Archaeologist Trimble and lawyer Kehoe view a mass grave site being excavated in Hatra
Thannasis Cambanis  /  Pool via Reuters
Archaeologist Michael "Sonny" Trimble, left, and Greg Kehoe, a U.S. lawyer appointed by the White House to work with the Iraqi Special Tribunal, view a mass grave site being excavated in the northern Iraqi town of Hatra on Tuesday.
updated 10/13/2004 4:30:10 AM ET 2004-10-13T08:30:10

Investigators have conducted their first scientific exhumation of Iraq’s “killing fields,” discovering hundreds of bodies that they hope will help convict Saddam Hussein of crimes against humanity.

They say nine trenches in a dry, dusty riverbed at the Hatra site in northern Iraq contain at least 300 bodies, and possibly thousands, including unborn babies and toddlers still clutching toys.

“It is my personal opinion that this is a killing field,” said Greg Kehoe, a U.S. lawyer appointed by the White House to work with the Iraqi Special Tribunal. “Someone used this field on significant occasions over time to take bodies up there, and to take people up there and execute them.

“I’ve been doing gravesites for a long time, but I’ve never seen anything like this, women and children executed for no apparent reason,” added Kehoe, who spent five years in the Balkans. “It’s a perfect place for execution.”

The victims are believed to be minority Kurds killed during 1987-88. One trench contains only women and children, apparently killed by small arms. Another contains only men, apparently killed by automatic gunfire.

Kehoe said the women and children had been taken from their villages with their belongings, including pots and pans, shot — often in the back of the head — then bulldozed into the trench.

Some of the mothers died still holding their children. One young boy still held a ball in his tiny arms. A thick stench hangs over the site, as well as at a makeshift morgue nearby.

“The youngest fetus we have was 18 to 20 fetal weeks. Tiny bones, femurs, thighbones the size of a matchstick,” says investigating anthropologist P. Willey of California.

40 possible mass graves identified?
International organizations estimate more than 300,000 people died under Saddam’s 24-year rule, and Iraq’s Human Rights Ministry has identified 40 possible mass graves countrywide.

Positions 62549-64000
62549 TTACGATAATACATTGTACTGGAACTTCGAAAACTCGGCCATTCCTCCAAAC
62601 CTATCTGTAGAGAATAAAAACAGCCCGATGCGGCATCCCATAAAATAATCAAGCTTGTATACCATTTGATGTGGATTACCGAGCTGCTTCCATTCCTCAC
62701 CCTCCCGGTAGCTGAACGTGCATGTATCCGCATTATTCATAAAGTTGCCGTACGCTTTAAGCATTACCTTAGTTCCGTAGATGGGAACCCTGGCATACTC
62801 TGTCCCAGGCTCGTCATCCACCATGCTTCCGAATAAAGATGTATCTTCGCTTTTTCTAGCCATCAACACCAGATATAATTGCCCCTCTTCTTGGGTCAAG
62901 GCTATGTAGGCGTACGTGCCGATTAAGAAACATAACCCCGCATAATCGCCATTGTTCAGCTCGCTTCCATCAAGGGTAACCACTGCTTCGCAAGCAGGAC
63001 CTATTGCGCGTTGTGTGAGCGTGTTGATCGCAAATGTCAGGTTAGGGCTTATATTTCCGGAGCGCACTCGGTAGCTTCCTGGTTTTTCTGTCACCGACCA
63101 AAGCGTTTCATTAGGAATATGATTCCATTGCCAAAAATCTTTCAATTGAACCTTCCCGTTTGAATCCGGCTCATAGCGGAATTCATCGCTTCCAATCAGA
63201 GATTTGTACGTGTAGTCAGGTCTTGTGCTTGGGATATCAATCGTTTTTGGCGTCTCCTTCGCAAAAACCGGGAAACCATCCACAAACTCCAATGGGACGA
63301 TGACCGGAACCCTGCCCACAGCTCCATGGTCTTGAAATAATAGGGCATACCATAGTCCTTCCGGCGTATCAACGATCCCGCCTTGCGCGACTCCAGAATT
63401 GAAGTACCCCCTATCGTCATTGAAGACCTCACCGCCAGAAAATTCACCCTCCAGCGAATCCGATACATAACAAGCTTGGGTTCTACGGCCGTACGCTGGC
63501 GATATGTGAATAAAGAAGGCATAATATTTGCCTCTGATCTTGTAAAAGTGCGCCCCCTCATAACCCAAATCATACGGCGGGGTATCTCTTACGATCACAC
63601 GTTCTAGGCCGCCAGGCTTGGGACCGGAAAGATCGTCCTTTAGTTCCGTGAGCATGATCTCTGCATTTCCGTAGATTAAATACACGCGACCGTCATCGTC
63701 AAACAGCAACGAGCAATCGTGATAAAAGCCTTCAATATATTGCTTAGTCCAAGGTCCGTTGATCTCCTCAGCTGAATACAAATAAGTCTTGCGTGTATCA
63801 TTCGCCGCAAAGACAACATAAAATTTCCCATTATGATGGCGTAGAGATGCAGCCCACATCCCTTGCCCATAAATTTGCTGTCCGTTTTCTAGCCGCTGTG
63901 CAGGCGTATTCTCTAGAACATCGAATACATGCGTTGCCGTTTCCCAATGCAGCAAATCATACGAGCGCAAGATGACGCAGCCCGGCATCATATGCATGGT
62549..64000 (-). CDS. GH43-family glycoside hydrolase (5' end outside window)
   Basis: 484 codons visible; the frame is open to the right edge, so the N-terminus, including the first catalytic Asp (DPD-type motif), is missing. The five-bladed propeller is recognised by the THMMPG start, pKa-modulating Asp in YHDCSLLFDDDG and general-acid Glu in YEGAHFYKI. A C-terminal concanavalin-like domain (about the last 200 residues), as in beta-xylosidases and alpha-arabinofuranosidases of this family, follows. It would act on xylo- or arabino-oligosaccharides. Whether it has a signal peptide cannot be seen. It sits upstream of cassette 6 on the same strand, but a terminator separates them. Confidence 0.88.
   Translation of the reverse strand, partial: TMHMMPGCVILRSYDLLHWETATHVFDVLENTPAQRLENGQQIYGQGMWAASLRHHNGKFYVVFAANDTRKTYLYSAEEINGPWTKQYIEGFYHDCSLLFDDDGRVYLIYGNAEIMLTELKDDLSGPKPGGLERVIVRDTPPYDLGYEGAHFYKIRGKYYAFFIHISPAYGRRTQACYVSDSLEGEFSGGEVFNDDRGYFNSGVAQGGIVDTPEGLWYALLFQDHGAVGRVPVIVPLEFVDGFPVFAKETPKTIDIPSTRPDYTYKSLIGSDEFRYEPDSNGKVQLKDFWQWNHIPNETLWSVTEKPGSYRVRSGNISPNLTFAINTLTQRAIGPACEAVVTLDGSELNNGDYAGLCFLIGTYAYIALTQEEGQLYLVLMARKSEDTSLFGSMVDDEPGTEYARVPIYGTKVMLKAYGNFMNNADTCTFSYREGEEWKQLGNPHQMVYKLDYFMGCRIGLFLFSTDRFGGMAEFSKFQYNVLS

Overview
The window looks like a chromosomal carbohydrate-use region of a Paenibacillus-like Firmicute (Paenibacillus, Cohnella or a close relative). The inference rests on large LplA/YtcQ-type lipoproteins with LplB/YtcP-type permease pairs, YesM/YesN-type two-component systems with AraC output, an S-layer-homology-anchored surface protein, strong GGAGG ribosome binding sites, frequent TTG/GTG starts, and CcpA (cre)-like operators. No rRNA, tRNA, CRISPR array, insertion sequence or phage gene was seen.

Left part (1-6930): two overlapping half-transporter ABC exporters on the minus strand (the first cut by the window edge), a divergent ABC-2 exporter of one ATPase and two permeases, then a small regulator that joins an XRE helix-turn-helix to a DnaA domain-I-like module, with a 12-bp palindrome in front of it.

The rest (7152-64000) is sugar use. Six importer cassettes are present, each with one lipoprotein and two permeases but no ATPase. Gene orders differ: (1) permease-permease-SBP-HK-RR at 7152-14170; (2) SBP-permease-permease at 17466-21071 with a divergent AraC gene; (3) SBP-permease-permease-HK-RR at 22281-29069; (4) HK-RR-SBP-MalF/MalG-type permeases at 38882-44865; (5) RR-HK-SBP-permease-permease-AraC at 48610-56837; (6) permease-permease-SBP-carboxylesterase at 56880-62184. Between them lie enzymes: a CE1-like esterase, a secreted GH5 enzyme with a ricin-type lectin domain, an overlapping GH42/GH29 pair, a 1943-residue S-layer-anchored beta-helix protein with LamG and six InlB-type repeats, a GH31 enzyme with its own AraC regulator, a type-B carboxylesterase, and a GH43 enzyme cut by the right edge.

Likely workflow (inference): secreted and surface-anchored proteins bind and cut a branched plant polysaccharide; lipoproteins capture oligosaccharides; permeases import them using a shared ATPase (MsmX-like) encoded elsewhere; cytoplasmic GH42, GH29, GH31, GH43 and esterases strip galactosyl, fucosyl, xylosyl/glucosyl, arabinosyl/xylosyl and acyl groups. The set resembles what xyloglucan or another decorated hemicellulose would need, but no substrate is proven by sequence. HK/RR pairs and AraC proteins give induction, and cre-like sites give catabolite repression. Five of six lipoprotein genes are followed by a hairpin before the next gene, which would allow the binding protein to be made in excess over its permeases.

Authorities hope careful investigations of the sites will provide enough evidence to convict Saddam and other senior members of his regime, now in U.S. detention, of crimes against humanity.

Investigators have excavated smaller mass graves before but never, they say, with such a methodical and forensic focus, aimed at gathering indisputable evidence of who was responsible.

Ahead of Wednesday’s expected completion of digging at Hatra, investigators took a pool reporter to the scene, who provided details for Reuters and other media.

“We’re trying to meet international standards that have been accepted by courts throughout the world,” Kehoe said. “That’s our benchmark. One of the reasons why we’re going to stop digging now is because we have a lot of work to do back at the morgue.

“That takes time. We’re putting a package together on each body removed — pictures of bones, clothes, a forensic report.”

Trial expected next year
Saddam is expected to face trial for crimes against humanity next year, but no timetable or details of the charges have yet been announced. Investigators are still pursuing evidence.

During his reign, Saddam pushed hundreds of thousands of Arabs into Kurdish areas to force the locals out. He is accused of widespread abuses against the Kurds, including the “Anfal” (The Spoils) campaign in 1988, during which thousands died in a mustard gas attack. Human Rights Watch estimates that more than 50,000 Kurds were killed during the campaign.

“Genocide is the attempt to eliminate, limit or exterminate a religious ethnic national or racial group,” said Kehoe. “The Kurds are clearly a different nationality. So could it be considered genocide? It could be.

“Killing, ethnic cleansing, property relocations, all of those were used to try to limit the Kurdish population. What it is, fundamentally, is downright murder.

“Everybody said ‘never again’ after the Holocaust. The world wasn’t listening. That’s how it happened again and again and again.”


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